Roles Involved Career Management

In the March 2006 Spotlight Human Resources discussed the different kinds of developmental pay at Lehigh. Let’s discuss further the roles of staff members and supervisors in developmental pay and career management at Lehigh.

The Staff Member’s Role

Each staff member assumes primary responsibility for managing his or her own career planning and personal development. Development is fueled by the staff member's own ability and desire to grow. Each person is responsible for his or her own self-assessment of the current career status, knowledge and skills, mobility, accomplishments, and progress as a starting basis for determining individual career goals. Each person should assess his or her own personal interests, define personal success for him or her, and determine his or her own willingness to provide the investment of time, effort, and mobility needed to succeed, evaluate alternatives, and develop a timetable. Individuals are ultimately responsible for seeking information on what job or training is available, where it is available, and what training paths are necessary to obtain goals.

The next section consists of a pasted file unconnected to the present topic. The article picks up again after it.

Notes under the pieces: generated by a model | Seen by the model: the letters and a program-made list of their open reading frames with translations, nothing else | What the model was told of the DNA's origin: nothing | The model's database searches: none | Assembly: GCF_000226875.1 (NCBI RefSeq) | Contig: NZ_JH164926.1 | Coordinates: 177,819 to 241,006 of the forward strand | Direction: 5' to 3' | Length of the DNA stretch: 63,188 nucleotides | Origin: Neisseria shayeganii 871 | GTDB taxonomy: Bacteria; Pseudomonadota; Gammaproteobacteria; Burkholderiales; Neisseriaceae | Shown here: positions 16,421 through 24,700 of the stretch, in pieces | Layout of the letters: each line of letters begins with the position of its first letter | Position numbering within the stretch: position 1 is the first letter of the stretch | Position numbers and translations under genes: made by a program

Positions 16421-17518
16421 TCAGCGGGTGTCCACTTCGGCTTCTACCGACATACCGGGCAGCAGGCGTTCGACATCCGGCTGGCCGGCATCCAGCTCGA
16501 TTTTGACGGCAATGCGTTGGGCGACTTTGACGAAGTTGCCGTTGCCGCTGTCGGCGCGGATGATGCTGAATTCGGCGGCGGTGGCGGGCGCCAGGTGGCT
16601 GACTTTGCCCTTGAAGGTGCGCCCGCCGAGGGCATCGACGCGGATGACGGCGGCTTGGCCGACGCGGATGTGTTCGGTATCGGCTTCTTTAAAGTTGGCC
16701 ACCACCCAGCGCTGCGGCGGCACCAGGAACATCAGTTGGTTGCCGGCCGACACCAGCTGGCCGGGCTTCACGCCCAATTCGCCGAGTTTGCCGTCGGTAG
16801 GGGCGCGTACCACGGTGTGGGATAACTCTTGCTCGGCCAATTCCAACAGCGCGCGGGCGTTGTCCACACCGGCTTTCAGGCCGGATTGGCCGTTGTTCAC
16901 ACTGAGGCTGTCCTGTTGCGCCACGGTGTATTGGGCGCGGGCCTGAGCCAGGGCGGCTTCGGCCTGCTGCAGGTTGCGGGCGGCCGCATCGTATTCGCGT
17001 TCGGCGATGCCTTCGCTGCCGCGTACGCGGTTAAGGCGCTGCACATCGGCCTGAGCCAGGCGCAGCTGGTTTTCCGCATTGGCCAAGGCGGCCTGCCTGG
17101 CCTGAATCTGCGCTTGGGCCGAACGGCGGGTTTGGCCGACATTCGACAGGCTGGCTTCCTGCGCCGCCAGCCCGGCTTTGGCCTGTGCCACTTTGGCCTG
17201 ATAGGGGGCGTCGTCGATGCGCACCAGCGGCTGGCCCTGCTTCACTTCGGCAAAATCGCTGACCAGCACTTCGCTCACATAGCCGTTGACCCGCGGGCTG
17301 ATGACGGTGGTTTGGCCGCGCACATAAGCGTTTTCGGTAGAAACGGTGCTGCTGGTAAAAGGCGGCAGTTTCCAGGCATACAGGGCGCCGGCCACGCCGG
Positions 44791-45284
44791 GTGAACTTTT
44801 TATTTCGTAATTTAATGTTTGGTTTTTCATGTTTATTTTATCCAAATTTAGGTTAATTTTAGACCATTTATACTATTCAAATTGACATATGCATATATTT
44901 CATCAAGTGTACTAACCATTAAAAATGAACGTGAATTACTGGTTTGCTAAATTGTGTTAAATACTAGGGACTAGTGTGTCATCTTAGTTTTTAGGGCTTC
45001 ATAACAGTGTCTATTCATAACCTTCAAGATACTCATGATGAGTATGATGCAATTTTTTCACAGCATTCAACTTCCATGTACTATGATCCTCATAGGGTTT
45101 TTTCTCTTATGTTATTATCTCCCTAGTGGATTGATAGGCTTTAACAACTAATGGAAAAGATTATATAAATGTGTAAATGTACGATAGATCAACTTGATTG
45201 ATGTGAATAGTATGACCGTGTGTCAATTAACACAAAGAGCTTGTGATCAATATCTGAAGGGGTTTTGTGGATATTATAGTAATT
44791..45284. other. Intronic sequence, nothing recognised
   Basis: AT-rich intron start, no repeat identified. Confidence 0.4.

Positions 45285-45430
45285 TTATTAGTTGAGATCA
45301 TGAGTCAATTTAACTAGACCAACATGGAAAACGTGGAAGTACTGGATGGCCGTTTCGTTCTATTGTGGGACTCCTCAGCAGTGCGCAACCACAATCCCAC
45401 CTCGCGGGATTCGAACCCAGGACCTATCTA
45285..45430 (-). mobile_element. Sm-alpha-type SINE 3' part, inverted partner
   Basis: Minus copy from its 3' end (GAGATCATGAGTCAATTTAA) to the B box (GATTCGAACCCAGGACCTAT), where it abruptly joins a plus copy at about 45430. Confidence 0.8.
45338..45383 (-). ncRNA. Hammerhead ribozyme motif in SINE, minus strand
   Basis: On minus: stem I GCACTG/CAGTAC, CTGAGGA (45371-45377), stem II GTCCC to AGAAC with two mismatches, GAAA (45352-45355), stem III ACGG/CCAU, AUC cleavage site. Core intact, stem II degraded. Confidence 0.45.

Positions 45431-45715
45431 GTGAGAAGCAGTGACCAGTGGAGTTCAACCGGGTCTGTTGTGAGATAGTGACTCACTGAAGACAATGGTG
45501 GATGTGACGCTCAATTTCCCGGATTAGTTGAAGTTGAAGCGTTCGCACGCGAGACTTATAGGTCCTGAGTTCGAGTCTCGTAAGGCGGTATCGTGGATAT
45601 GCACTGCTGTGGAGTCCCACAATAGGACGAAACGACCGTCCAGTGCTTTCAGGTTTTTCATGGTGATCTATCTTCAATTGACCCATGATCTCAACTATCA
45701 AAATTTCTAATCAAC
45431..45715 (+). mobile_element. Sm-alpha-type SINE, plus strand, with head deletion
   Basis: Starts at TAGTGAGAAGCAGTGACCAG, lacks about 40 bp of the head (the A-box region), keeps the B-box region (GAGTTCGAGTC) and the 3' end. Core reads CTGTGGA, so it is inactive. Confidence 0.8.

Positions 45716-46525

Learn the importance of development for each position held. This development is important for two reasons. Staff members will want to:

  1. Build a successful track record – growth must be visible in job accomplishments.
  1. Master current job responsibilities and strive to raise performance of these responsibilities to an above-average level. Don’t become so engrossed in preparing for some future job assignment that individuals cease to perform effectively in current jobs.

Drawing upon a variety of experiences will widen perspectives and apply a comprehensive outlook to later jobs. Look upon the current job as a building block for later opportunities.

The Supervisor's and Staff Member's Role

It’s helpful to remember that any type of employment change doesn’t just happen overnight. Staff members may be tempted to focus immediately on advancement and not on the changes necessary to prepare to play a more responsible role within the current position. Individuals and supervisors will discuss what the department’s needs are in relation to the staff member's own professional development and career aspirations. This process involves five different elements: